yes exactly..........like GS and JPM aren't working together on the obsfuscation of the fed report

yogibear's picture

This is a joke, right?

Consuelo's picture



Except the Mummies - keep the F'ing MUMMIES...!!!

Arnold's picture

I'll take MBS for a trillion, Alex.

101 years and counting's picture

omg. the horrors.  the fed might stop "reinvesting" its maturing treasuries into new treasuries.  POMO never stopped.  it just goes under the radar.

P Rankmug's picture

"There is no firewall between excess reserves and currency in circulation or reserves that back new loans.  Excess reserves become currency in circulation or back loans when demanded.  This is the real danger for future runaway inflation until the Fed normalizes."


SeuMadruga's picture

Couldn't the fed just raise overnight the reserve requirements for on-demand deposits as well as institute reserve requirements for other time-deposits, to new ratios high enough to bridle further inflationary credit expansion, keeping them at current levels ?

Arnold's picture

Very Good.
But I just tapped my HELOC to go to the Frye Festival, and that was all she wrote for my equity in my home.

Businesses borrowing to pay dividends and stock buybacks, instead of cutting it out of profits.

Mortgage Backed Securities from the last crisis have not been resolved, but are used to collateralize more securities.

It's not a banking problem much as a way we are forced to do business problem.

Debt is the way to do business.
Cut that throat, and it's Halal.

markar's picture

Shrink their balance sheet thats worth maybe 20cents on the dollar, marked to market? To who?

UnschooledAustrianEconomist's picture

Privates Draghi and Koruda at your command, Ma'am!

GestaltNine's picture

It's amazing that the Federal Reserve exists when it fails to achieve any of its stated goals, is unconstitutional, and has enshrined a permanent decay in every aspect of our government and economy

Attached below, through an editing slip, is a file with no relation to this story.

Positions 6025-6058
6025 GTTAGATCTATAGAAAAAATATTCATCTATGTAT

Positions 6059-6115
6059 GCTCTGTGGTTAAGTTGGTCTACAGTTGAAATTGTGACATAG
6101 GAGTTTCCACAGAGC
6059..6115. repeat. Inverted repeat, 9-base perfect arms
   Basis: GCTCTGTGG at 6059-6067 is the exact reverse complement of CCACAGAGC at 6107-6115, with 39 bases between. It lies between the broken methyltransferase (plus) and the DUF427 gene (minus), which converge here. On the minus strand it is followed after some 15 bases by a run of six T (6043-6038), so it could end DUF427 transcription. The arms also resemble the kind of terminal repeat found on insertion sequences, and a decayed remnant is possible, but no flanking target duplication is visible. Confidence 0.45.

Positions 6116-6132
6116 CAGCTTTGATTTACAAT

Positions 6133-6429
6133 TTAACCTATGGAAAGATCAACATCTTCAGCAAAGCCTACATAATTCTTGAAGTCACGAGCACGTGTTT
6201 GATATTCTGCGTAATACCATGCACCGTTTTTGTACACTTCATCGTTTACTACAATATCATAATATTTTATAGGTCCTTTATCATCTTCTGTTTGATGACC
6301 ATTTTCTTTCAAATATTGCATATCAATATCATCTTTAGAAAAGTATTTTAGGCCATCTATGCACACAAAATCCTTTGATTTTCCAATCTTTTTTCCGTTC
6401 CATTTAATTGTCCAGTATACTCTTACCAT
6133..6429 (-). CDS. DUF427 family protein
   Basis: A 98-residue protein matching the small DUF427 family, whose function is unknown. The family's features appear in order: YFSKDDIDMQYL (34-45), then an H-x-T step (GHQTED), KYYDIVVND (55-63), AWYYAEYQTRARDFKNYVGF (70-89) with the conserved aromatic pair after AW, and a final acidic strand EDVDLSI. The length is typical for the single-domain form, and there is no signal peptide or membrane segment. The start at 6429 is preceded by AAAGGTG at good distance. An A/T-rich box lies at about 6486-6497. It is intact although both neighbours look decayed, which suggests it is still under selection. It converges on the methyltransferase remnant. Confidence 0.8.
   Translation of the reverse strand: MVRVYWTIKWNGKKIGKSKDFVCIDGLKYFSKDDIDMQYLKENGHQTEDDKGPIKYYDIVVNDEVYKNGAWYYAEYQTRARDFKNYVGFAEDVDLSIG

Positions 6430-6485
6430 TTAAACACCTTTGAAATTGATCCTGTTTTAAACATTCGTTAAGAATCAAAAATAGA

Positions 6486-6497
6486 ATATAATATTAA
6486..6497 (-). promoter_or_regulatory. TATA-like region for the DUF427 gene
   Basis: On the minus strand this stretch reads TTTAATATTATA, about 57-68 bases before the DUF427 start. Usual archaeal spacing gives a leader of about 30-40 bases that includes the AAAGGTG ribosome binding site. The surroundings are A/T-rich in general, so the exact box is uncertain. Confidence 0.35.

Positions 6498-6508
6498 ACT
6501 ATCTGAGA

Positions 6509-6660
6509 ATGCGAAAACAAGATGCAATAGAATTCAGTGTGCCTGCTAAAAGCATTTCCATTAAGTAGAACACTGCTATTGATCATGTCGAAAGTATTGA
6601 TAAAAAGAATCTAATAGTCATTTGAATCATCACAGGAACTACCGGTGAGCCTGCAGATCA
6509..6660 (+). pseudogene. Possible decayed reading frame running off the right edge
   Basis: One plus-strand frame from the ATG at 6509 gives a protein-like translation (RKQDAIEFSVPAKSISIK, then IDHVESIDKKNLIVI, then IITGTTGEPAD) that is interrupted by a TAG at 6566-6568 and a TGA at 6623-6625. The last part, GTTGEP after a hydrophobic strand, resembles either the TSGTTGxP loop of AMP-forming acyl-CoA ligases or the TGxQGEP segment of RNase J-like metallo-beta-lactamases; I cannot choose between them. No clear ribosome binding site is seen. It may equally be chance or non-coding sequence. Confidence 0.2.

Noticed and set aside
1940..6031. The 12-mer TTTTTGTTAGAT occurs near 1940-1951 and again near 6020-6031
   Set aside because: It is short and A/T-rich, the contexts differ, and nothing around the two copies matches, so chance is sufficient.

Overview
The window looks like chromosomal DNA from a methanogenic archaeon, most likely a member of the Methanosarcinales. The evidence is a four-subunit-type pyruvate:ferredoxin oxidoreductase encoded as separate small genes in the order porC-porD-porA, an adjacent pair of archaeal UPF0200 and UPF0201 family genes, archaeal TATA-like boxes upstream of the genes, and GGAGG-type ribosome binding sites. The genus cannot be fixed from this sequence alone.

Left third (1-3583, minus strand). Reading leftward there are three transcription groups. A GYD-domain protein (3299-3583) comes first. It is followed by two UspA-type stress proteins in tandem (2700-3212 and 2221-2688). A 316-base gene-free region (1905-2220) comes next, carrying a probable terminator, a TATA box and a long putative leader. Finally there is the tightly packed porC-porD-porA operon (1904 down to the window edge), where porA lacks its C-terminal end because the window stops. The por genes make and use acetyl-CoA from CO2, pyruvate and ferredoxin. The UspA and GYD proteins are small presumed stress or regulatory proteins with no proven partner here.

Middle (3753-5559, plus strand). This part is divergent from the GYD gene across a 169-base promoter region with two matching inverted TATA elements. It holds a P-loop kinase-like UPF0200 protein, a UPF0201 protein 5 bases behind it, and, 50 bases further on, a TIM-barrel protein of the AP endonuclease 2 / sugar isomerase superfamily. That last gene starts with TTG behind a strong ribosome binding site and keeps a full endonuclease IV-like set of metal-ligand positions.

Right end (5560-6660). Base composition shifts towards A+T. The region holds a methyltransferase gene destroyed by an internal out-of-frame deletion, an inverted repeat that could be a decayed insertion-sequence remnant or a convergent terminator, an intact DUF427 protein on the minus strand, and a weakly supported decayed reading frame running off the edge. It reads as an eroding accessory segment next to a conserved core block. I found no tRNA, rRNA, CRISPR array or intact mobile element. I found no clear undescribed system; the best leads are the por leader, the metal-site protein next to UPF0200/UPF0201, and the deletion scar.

headfake's picture

still bullish though right?

Quinvarius's picture

Because suddenly there is a market for fraudulent housing derivative paper?  The only way that garbage is coming off their books is a write off.  And the only way they are reducing Treasury debt is via the exact same method, as they buy more.

lester1's picture

Who in their right mind is going to buy their toxic assets ??

Silver Savior's picture

Some tweaker dressed in a suit and tie.

hotrod's picture

BOJ, EU, Ireland, RCB, England  just to name a few.  Plenty in the world seem to want our Treasurys as we add Trillions to the deficit every year.  It will be some miracle of finance that Trillions of toxic assets are suddenly desirable and the FED is liquid again.  They must know they can do it since it is being broadcast.

UpTo11's picture

"Normalized" pre '08 balance sheet is under $1T with virtually ZERO MBS.  

So lets just call it the "New Normalized".  Real normal would be a 5-7% 30YR yield.


Stormtrooper's picture

Does this mean that by December I can expect to receive 10% interest on my bank savings account?

Silver Savior's picture

Why would you save in fiat currency? Silver and gold are way better.

1stepcloser's picture

Get your worthless MBS here.....worthless MBS here

GlassHouse101's picture

A snake eating it's own tail. 

Silver Savior's picture

The fed can not shrink it's balance sheet. The economy is hanging on by a thread. Need more Qe at once. The economy has gone to shit outside of big cities.

Last of the Middle Class's picture

Yeah, and i MAY weke up with a 14 inch penis in the morning. The odds are about the same I'd say.

SeuMadruga's picture

Well, if balance shit reduction really happens, that dildo'll be shoved up in our asses !

shizzledizzle's picture

Yea, the clueless looking garden gnome is gonna unwind. 

WarPony's picture

Pay no attention to the clueless garden gnome behind the curtain, bitches.

Consuelo's picture



While the Fed fusses about, blipping over there on the radar screen --- I wonder how that $trade balance is doing...

Consuelo's picture



Does anyone here remember being taken down to the local bank as a kid, to open a passbook savings account - as a 'character building', rite-of-passage exercise...?


Like I said, humiliating...   

Bobportlandor's picture

I can not believe you wrote this. Just last night falling asleep out of the blue I thought the same thing.

My next thought was my parents bought their first home in 1955 with a 20 yr loan at 4.5-5% and today we sit at 3.6 20yr.





slimycorporatedickhead's picture


khakuda's picture

In other words, in the most optimistic case for the economy, they are leaving the majority of QE in place forever.  In a bad scenario, QE will start again.

So, Bernanke WAS lying when he said they weren't monetizing the debt.  So shocked!